Debating Women, Politics, and Power in Early Modern Europe by Sharon L. Jansen (auth.)

By Sharon L. Jansen (auth.)

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Therefore the safest way is to let Him do His will. . It is a plain argument that for some secret purpose He mindeth the female should reign and govern. —John Aylmer, An Harbor for Faithful and True Subjects against the Late Blown Blast concerning the Government of Women1 The publication of The First Blast of the Trumpet against the Monstrous Regiment of Women did not go unanswered; rather quickly after Elizabeth’s succession to the throne of England, a number of responses were rushed into print.

12 Here, too, 18 Debating Women, Politics, and Power although he introduces a third point, Knox is not really adding a new argument but reinforcing the one he has already made. ” The analogy of the “natural body” of man is a familiar one. ” This argument is reinforced by Deuteronomy 17:18–20, when God tells Moses that His law about kingship must never be forgotten: “When he [a king] shall sit in the throne or seat of his THE MONSTROUS REGIMENT OF WOMEN 19 kingdom,” he should remind himself of God’s law and “keep all the words of this law.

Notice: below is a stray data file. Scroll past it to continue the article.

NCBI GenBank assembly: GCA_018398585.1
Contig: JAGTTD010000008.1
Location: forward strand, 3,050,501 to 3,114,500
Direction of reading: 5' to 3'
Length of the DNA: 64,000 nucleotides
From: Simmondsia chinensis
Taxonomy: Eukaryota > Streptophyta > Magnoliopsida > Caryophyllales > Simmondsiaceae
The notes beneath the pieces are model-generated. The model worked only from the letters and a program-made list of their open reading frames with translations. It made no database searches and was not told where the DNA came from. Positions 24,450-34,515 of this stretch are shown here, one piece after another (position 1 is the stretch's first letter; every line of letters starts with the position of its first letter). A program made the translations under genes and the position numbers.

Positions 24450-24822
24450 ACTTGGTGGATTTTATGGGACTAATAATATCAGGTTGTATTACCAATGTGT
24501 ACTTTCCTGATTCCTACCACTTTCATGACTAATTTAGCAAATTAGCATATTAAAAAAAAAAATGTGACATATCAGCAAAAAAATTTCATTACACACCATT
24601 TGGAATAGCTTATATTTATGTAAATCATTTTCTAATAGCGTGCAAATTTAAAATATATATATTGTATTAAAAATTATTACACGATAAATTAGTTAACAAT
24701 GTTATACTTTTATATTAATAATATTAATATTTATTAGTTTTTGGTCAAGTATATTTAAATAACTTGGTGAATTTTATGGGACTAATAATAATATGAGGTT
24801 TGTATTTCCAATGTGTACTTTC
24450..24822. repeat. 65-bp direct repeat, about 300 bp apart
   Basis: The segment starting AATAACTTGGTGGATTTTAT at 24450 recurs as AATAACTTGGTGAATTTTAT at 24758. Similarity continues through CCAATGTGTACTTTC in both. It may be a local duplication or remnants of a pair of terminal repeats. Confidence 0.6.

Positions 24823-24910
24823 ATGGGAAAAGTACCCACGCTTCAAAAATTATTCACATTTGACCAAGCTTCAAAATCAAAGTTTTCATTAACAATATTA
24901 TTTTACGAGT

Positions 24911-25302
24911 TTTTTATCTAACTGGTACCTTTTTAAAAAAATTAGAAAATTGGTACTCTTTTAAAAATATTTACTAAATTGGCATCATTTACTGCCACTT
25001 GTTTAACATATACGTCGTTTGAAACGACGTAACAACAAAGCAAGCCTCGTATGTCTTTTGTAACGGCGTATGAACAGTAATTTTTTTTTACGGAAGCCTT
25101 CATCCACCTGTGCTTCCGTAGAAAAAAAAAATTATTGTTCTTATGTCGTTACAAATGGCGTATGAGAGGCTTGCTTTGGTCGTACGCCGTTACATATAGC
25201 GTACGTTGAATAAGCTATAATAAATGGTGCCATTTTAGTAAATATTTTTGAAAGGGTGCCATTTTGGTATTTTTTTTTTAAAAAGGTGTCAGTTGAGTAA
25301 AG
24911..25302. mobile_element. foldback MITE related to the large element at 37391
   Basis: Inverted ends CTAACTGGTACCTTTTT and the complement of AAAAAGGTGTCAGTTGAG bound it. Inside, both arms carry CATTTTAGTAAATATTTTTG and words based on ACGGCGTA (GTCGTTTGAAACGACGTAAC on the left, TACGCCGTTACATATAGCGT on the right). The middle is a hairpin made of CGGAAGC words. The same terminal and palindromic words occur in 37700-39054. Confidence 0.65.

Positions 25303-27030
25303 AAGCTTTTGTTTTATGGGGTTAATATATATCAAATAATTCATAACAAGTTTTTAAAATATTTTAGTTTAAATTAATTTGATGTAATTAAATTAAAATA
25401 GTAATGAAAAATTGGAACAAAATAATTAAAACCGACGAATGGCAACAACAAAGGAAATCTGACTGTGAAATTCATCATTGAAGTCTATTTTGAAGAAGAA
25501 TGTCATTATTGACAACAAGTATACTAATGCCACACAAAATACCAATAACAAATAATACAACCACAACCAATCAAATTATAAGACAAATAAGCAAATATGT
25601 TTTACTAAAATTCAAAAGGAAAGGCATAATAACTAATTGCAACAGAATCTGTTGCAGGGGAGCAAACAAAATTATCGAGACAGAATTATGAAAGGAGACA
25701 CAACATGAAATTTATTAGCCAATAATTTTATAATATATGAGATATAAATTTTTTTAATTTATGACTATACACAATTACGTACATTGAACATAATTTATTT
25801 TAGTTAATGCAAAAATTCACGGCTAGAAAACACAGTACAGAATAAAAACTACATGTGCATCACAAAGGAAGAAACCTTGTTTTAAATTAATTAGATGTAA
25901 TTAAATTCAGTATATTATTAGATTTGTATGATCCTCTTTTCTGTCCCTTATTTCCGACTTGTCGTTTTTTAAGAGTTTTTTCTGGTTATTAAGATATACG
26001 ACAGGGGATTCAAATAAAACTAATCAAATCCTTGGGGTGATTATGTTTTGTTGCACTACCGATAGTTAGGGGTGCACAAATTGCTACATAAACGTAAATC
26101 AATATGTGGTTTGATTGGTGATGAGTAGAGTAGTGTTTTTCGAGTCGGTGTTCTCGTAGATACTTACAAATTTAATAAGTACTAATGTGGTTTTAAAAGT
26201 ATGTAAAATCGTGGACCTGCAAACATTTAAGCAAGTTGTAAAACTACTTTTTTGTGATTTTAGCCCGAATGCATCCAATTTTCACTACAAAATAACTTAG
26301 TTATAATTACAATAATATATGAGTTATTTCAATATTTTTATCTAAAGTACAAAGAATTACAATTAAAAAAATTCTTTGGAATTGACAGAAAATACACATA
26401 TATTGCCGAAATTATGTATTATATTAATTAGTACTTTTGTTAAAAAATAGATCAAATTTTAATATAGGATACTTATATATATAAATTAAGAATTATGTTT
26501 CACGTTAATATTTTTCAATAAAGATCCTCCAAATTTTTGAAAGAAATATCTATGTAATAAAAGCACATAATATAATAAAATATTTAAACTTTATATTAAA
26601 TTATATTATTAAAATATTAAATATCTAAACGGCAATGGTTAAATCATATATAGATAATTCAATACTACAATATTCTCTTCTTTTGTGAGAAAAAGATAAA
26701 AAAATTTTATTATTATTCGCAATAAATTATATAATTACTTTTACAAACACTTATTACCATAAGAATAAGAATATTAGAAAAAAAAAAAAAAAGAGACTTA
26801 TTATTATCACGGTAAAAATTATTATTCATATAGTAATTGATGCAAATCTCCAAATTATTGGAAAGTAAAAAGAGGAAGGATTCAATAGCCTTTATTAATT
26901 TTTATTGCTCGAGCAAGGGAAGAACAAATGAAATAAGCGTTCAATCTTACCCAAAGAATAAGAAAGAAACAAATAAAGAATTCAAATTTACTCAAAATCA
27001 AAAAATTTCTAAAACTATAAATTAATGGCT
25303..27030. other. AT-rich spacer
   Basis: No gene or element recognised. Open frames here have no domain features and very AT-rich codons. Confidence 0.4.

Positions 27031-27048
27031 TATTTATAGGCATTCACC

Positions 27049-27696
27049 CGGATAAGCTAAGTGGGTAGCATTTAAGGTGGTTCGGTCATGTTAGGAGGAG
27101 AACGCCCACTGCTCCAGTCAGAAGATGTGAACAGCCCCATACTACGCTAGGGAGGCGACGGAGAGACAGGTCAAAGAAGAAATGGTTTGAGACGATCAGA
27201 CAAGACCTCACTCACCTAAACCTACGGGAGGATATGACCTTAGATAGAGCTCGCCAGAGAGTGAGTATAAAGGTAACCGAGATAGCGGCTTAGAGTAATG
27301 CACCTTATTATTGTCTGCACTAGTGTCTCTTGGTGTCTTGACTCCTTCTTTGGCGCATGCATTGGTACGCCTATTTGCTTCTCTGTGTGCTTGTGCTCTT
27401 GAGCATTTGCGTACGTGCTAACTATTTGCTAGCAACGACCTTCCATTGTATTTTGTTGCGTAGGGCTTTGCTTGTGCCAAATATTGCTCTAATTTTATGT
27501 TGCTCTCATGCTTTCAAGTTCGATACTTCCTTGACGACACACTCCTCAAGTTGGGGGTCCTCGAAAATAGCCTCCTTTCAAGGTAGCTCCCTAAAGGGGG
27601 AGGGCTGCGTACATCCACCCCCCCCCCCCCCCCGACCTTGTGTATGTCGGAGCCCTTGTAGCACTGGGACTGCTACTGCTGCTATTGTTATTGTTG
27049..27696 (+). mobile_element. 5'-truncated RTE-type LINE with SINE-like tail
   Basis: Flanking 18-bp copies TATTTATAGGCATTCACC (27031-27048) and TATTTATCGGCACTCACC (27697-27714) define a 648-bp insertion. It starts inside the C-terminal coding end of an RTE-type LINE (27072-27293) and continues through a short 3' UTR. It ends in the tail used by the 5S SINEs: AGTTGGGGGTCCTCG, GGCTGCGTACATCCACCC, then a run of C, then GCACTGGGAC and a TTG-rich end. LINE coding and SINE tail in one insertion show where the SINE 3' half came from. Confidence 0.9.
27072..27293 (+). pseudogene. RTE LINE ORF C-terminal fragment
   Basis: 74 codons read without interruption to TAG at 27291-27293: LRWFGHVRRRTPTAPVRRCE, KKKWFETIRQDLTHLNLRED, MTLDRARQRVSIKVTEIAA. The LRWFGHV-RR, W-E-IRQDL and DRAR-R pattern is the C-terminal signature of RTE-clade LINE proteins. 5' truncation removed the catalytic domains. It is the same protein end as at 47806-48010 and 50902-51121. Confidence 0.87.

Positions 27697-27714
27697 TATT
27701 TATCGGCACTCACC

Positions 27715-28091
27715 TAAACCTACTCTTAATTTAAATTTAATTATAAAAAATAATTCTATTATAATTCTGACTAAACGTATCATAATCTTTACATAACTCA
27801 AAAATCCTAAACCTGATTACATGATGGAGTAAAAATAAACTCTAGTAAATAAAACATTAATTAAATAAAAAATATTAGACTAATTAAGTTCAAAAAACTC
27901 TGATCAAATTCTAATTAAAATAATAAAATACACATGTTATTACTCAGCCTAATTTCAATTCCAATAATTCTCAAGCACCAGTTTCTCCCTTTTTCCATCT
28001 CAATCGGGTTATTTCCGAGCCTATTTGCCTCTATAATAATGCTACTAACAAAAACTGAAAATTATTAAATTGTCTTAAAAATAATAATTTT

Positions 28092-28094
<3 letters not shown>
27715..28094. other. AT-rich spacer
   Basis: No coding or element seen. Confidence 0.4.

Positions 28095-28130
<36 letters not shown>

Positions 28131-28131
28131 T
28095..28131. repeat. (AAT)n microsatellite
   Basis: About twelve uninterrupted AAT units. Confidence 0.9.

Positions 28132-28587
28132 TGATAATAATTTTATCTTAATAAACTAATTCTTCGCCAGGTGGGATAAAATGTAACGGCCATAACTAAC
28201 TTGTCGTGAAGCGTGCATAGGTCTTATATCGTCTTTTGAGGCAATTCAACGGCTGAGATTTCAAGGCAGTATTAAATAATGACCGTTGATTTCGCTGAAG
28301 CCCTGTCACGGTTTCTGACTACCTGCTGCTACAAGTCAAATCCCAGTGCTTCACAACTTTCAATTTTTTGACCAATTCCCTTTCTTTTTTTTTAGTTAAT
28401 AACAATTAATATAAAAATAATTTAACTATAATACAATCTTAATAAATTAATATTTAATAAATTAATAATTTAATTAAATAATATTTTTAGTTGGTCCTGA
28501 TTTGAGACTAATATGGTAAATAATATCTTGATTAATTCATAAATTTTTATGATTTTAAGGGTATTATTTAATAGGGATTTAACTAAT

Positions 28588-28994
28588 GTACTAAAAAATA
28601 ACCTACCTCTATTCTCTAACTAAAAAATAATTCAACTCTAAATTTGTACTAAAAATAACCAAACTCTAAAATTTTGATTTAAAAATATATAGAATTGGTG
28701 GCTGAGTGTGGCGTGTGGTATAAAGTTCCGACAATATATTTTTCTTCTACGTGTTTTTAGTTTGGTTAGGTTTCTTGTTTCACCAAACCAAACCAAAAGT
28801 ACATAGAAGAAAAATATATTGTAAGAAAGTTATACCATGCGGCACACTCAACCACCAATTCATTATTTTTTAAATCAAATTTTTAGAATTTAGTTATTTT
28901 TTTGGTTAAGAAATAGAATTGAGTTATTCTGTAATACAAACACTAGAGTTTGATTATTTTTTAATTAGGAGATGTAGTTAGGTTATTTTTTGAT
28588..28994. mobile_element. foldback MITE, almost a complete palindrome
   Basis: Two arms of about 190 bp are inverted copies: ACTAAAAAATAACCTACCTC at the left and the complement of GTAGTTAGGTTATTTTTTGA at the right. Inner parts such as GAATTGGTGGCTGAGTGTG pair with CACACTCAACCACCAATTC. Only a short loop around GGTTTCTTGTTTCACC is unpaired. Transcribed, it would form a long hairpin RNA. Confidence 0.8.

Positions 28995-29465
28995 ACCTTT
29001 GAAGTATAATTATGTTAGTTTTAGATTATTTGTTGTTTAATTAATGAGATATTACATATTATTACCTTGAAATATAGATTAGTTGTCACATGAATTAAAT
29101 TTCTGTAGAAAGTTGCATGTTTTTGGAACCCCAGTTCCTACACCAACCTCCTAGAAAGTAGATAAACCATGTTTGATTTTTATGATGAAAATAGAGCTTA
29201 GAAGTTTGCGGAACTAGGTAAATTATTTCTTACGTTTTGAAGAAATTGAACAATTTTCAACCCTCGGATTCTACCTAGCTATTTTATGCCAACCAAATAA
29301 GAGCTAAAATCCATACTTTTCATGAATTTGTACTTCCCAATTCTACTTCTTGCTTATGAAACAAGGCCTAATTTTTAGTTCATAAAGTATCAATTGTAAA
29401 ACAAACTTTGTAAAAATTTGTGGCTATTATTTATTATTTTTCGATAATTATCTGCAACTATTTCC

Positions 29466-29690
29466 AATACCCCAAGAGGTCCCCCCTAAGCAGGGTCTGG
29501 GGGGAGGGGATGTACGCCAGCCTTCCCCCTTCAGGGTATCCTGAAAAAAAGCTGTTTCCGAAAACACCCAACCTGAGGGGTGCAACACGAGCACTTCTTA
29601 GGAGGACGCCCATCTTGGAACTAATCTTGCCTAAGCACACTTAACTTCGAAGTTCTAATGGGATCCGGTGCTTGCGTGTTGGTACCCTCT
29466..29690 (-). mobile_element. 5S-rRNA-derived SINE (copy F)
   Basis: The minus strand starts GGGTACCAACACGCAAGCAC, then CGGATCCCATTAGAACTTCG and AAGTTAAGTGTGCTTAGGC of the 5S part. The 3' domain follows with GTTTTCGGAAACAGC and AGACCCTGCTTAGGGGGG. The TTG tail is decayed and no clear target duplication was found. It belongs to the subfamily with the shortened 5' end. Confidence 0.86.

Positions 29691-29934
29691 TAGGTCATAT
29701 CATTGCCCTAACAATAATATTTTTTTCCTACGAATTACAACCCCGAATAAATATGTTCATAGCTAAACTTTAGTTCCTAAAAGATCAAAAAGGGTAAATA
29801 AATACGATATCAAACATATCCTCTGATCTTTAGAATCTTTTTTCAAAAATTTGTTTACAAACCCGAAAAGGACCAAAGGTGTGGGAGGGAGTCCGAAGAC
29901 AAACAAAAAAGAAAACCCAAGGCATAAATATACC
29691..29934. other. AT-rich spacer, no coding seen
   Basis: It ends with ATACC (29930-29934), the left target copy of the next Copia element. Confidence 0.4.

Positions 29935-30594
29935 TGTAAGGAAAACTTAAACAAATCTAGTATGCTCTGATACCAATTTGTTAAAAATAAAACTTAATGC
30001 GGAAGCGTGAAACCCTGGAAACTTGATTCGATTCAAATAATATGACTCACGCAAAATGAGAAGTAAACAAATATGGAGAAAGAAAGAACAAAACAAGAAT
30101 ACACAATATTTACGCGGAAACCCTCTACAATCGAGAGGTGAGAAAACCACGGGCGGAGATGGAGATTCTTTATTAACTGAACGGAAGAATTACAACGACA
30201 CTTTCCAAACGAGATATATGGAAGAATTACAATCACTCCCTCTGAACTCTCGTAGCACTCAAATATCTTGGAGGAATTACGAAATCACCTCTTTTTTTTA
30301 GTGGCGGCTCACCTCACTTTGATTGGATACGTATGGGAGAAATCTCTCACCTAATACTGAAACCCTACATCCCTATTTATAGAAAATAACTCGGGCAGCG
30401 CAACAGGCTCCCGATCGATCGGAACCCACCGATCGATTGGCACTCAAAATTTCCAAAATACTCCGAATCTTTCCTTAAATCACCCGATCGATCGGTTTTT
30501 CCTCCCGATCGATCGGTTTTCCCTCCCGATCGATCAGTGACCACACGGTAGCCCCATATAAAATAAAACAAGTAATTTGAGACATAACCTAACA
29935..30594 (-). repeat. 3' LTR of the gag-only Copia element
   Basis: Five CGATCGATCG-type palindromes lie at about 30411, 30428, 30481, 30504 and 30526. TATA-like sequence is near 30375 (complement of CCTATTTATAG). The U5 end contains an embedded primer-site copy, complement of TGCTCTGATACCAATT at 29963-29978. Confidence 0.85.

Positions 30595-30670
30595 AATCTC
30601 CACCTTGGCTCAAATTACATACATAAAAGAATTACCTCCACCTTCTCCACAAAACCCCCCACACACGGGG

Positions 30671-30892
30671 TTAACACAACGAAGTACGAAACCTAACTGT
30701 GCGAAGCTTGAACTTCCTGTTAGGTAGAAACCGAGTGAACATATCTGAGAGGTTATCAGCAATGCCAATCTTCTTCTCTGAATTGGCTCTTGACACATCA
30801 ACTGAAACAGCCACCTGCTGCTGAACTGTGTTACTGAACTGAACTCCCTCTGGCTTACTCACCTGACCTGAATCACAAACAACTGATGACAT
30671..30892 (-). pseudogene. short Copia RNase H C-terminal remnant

To this argument Knox replies that nothing makes something lawful that God Himself has expressly condemned. Even if it were “approved of all men by their laws,” the “odious empire of women” over men is still forbidden. ” This is the closest Knox comes to acknowledging that women had, historically, governed kingdoms, but he avoids dealing directly with historical precedents by implying that Catholic law has been responsible for the “monstrous empire” of women. He focuses on the “two vain shifts” that “the subtle wits of carnal men” have used to justify female sovereignty.

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